The longest runway at John F. Kennedy International Airport in New York will be closed for about four months next year as part of a renovation, and airlines have been asked to revise their schedules. The runway, 13R-31L is more than 2.75 miles long, is the second longest in North America after one at Denver International Airport. Last year it handled more than 143,000 takeoffs and landings.
Fortunately, not all of JFK’s runways are used simultaneously, usage is often based on current wind patterns. The runway was last resurfaced in 1993, and after initial preparations this month, will continue through November 2011, with complete closure from March 1st through June 29th of next year. Crews will be removing 5 inches of asphalt and replacing it with concrete.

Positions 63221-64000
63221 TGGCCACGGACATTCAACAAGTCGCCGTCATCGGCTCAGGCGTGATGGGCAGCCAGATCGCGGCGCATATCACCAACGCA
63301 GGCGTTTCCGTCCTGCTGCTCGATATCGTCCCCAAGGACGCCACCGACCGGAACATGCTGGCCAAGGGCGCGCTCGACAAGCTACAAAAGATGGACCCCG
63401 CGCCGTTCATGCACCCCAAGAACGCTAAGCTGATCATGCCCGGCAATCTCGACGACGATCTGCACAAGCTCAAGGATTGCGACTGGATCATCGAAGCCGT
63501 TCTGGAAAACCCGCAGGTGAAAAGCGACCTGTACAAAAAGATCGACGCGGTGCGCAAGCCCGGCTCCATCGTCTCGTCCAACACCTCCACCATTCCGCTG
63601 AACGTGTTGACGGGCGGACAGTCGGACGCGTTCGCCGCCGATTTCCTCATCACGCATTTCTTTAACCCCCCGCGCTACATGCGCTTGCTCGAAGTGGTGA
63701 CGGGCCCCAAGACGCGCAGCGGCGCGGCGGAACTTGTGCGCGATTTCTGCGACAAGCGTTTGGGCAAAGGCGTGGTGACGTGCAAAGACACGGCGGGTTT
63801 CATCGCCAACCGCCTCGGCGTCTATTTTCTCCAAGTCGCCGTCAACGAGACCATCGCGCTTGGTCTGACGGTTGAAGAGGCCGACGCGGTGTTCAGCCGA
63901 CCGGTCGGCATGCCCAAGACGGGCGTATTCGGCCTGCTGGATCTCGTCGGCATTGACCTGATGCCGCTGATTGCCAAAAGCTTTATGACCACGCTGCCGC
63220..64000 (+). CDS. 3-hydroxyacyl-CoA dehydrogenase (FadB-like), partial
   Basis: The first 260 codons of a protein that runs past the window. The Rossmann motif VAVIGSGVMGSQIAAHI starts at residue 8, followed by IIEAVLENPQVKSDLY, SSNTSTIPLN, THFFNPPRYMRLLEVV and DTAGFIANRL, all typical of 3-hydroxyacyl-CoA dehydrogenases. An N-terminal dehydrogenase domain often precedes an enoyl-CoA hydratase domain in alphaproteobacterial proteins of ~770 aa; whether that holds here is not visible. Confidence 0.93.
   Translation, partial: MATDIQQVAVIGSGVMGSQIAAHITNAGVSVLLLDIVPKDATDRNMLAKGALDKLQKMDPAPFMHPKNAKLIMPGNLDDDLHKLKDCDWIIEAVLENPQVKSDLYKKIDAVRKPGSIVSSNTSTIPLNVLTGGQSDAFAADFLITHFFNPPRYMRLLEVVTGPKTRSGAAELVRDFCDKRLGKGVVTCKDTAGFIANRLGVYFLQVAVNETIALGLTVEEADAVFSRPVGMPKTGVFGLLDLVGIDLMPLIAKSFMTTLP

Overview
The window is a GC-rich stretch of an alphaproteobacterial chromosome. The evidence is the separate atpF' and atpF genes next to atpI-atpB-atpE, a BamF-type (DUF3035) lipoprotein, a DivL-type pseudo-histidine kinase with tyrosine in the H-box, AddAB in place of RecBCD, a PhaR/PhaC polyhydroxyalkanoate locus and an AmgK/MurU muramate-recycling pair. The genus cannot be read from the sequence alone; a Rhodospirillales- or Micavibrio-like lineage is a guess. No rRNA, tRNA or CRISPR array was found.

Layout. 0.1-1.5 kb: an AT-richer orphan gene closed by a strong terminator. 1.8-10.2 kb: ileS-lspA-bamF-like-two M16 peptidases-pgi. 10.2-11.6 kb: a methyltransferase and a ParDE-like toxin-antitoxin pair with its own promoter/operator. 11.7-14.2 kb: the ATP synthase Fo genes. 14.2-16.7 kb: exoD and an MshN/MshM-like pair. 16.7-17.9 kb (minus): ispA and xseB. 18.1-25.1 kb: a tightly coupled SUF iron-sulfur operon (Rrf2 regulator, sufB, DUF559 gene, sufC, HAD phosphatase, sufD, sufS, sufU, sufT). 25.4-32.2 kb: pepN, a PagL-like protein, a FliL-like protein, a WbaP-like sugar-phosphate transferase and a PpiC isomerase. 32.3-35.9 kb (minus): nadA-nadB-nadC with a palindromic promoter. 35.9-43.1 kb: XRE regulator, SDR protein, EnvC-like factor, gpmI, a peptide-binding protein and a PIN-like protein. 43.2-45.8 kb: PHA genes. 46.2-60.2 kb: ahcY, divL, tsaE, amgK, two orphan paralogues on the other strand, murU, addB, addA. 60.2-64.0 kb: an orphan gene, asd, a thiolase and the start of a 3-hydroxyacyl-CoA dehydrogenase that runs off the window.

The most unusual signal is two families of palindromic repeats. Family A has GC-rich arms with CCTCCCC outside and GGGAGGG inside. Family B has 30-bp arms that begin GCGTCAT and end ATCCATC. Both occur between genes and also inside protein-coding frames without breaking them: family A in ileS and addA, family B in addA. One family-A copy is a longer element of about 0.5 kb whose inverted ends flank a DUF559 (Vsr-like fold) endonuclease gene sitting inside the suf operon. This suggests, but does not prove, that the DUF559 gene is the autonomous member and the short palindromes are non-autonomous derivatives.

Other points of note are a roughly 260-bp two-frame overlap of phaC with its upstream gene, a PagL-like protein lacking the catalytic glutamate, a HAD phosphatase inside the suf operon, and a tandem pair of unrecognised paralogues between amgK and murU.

Earlier this week, significant delays were caused at JFK by the appearance of a large amount of turtles on the runway. If a few turtles can delay flight operations, what can the loss of its biggest runway do to JFK’s already delayed status?
We wonder if any airline would consider trying to increase service at Stewart Airport, now also owned by the Port Authority, during the delay season to see how it works. The Port Authority could give them a good deal on landing fees, and there is a subsidized bus to the Beacon Metro North station as well as relatively inexpensive parking compared to JFK. This won’t work for everyone in the city, but JFK attracts people from around the region.